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Child–Parent Center

Ages 3-9

Rating: Level 2


The Child–Parent Center (CPC) program is a community-based intervention that provides comprehensive educational and family support services to economically and educationally disadvantaged children. The program theory argues that a stable learning environment will promote scholastic development, that parent involvement in a child’s education will enhance parent–child interactions and attachment to school, and that early efforts designed to prevent delinquency are more effective than programs targeting teenagers.

The program provides a half-day preschool, a half-day or all-day kindergarten, and an all-day service in the primary grades. Throughout the program three central features are emphasized: 1) the provision of comprehensive services, 2) parental involvement in school to enhance parent–child interactions and attachment to school, and 3) a child-centered, basic reading and math skills concentration characterized by small class sizes and a high number of adult supervisors to promote individualized attention. Parental involvement is an underpinning of the program; each parent is required to spend at least a ½-day per week in the center during preschool and kindergarten. Parent involvement can be in the form of acting as a classroom aide, accompanying field trips, using the parent-resource room, participating in reading groups with other parents, or taking trips to the library with teachers or children. CPCs also sponsor continuing education courses for parents.


The evaluation used a partitioned cohort quasi-experimental design with a nonequivalent control group. The analysis included 1,262 program and comparison-group youths for which any data on delinquency was available from ages 13 to 16 (grades 7 to 10) from the Chicago Longitudinal Study. The treatment group included 956 CPC participants who received various degrees of treatment between ages 3 and 9 and 306 controls who participated in an alternative intervention (an all-day kindergarten program). Analyses indicate that there were no significant differences between the two groups, except for the number of siblings and a missing data variable for family background. These differences were statistically controlled for by an environmental risk variable. Finally, although program participants are more likely to be present in the study sample, attrition analysis indicated no evidence of differential attrition. Delinquency was measured through school records and youth self-reports.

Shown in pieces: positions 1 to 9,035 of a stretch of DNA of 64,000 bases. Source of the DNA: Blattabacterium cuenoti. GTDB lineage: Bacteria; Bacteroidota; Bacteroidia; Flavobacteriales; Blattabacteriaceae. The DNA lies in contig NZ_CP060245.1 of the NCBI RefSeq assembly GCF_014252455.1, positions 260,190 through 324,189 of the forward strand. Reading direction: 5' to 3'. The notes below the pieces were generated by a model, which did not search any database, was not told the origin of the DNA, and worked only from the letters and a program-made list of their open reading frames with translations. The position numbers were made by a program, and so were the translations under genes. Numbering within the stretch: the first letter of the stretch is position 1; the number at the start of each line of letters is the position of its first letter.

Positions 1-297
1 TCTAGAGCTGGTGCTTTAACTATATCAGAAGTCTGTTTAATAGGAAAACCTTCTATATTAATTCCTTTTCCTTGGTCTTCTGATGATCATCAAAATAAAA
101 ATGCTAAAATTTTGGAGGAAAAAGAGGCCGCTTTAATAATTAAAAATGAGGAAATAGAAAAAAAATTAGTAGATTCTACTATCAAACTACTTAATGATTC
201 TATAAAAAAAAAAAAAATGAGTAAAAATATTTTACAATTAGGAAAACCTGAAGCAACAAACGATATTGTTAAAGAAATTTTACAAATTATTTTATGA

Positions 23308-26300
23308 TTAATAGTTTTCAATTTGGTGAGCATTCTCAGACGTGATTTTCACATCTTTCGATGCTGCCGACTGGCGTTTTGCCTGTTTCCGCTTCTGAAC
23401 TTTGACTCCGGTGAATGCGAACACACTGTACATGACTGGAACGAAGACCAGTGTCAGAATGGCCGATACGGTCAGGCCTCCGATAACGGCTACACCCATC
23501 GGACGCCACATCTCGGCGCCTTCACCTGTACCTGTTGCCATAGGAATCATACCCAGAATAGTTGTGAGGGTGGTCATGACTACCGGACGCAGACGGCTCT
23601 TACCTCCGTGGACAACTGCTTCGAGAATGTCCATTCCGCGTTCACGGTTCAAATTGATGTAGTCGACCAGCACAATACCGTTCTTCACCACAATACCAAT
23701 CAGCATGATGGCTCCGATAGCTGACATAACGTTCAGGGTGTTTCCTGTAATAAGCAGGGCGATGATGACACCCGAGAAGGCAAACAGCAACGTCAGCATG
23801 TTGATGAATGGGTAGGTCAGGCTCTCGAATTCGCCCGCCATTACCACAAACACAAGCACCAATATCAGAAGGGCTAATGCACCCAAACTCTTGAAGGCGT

The evaluation revealed mixed but promising results. It suggested that the duration of program participation (0 to 6 years) and extensive participation in the program were significantly associated with lower rates of school-reported delinquency infractions at ages 13 and 14. Extended program participation was only marginally associated with a lower rate of delinquency infractions at ages 12 to 16. Preschool participation alone had no systematic relation with delinquency but was marginally associated with delinquency reports at ages 15 and 16. Reduction in school-reported delinquency was a consequence of less frequent school mobility and postprogram parent involvement in school.

Risk Factors


  • Anti-social behavior and alienation/Delinquent beliefs/General delinquency involvement/Drug dealing
  • Mental disorder/Mental health problem/Conduct disorder


  • Family management problems/Poor parental supervision and/or monitoring
  • Poor family attachment/Bonding


  • Dropping out of school
  • Low academic achievement
  • Negative attitude toward school/Low bonding/Low school attachment/Commitment to school


  • Availability of alcohol and other drugs
  • Community crime/High crime neighborhood
  • Community instability
  • Low community attachment
  • Social and physical disorder/Disorganized neighborhood

Protective Factors


  • Perception of social support from adults and peers
  • Self-efficacy
  • Social competencies and problem-solving skills


  • Good relationships with parents / Bonding or attachment to family


  • High expectations of students
  • High quality schools / Clear standards and rules
  • Opportunities for prosocial school involvement
  • Presence and involvement of caring, supportive adults
  • Strong school motivation / Positive attitude toward school
  • Student bonding (attachment to teachers, belief, commitment)


  • Presence and involvement of caring, supportive adults
  • Safe environment / Low neighborhood crime


Reynolds, Arthur J. 1994. “Effects of a Preschool Plus Follow-On Intervention for Children at Risk.” Developmental Psychology 30(6):787–804.

Reynolds, Arthur J., Heesuk Chang, and Judy A. Temple. 1998. “Early Childhood Intervention and Juvenile Delinquency: An Exploratory Analysis of the Chicago Child–Parent Centers.” Evaluation Review 22(3):341–72.


Sonja Griffin
Chicago Public Schools, Early Childhood Programs
125 South Clark Street, Ninth Floor
Chicago Child–Parent Center
Chicago, IL 60603
Phone: (773) 553-1958
Fax: (773) 553-1997
Web site: